- getHandler() - to return a method that can be used to invoke the handlers for a particular event
- removeHandler() - to remove a previously attached handler for a particular event from the EventHandlerList instance
The addHandler() method accepts three parameters. These are the DOM element, the name of the event and the name of the event handler. Here is an example:
The myButtonClickEventHandler in the above code snippet is the name of the event handler attached to the click event of the Button control called btnClick. Here is how you can implement the myButtonClickEventHandler method:
To remove this event handler you can simply write the following code:
Similarly, here is how you can attach and detach an event handler to the init event.
An Alternative Approach
Note that the $addHandler() is a static, shortcut function, an alternative to the Sys.UI.DomEvent.addHandler method. You can use it to attach a client side event handler to any DOM element on your web page. Here is the complete syntax of the $addhandler() function:
Here element represents any DOM element in your web page, the eventName is the name of the event for which you want an event handler attached. And, eventHandler (the last parameter) is the name of the event handler function for the event.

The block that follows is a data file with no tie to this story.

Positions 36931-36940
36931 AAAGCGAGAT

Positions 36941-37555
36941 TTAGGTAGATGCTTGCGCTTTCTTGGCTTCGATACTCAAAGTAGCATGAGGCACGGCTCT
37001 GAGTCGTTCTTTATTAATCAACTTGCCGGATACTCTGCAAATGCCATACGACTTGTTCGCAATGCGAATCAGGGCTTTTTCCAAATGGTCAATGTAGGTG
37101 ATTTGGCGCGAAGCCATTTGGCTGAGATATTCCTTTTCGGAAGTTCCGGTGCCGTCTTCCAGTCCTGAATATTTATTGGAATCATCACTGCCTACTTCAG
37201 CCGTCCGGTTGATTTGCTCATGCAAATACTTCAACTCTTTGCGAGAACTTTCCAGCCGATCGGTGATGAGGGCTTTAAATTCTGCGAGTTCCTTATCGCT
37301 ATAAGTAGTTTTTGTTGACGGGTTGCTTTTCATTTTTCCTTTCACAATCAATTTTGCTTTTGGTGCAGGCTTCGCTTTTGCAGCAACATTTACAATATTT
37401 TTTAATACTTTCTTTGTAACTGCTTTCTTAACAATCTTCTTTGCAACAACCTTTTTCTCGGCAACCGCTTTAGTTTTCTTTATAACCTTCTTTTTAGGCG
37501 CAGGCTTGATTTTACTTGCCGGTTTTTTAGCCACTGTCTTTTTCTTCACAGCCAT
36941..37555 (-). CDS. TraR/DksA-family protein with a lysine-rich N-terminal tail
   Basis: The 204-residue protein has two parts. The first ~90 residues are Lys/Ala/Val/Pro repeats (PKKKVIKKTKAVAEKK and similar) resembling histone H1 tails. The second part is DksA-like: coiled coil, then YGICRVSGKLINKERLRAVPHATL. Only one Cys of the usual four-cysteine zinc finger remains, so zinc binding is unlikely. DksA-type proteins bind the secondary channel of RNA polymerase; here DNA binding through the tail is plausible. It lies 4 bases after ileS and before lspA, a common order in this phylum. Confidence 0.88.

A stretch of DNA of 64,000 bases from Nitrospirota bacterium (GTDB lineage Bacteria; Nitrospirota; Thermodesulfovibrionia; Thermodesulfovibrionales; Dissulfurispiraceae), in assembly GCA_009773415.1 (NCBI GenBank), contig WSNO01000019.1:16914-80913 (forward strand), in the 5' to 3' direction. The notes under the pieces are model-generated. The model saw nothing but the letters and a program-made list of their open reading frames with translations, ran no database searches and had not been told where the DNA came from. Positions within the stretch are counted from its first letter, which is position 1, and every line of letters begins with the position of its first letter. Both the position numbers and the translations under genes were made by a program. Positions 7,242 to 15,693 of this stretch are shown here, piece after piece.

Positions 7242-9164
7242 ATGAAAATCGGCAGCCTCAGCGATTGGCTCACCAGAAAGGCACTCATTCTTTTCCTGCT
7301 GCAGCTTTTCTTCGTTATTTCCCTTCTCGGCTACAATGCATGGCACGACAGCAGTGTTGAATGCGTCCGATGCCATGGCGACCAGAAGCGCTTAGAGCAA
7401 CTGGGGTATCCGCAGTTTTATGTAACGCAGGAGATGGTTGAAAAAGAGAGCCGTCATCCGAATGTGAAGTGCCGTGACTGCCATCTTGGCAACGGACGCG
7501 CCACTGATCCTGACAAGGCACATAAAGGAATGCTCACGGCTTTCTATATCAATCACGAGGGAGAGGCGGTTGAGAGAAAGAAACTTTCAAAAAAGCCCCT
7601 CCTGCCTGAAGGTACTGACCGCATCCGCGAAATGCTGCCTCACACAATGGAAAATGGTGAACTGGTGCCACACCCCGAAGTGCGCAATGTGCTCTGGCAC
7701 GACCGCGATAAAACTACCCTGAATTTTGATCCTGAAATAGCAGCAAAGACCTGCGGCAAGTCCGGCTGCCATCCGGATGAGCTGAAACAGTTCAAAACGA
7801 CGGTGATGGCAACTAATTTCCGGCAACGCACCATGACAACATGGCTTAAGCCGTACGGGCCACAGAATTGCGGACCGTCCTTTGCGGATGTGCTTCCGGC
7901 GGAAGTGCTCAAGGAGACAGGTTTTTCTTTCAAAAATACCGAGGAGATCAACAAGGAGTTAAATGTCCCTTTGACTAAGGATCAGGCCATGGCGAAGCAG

As an example, you can use the $addHandler() function as shown in the code snippet below:
Similarily, you can use the $removeHandler to remove an event handler. Here is the syntax:
The Application and PageRequestManager Classes
The Application and PageRequestManager classes in the Microsoft Ajax Library are responsible for raising events. The Sys.Application object represents the Application object.
The Sys.WebForms.PageRequestManager class contains the following events:
- initializeRequest - This is called during the initialization stage of an asynchronous postback operation
- beginRequest - This is called just before the processing of an asynchronous postback operation starts
- pageLoading - This event is called after a response to an asynchronous postback is received from the server, but before any content on the web page has been updated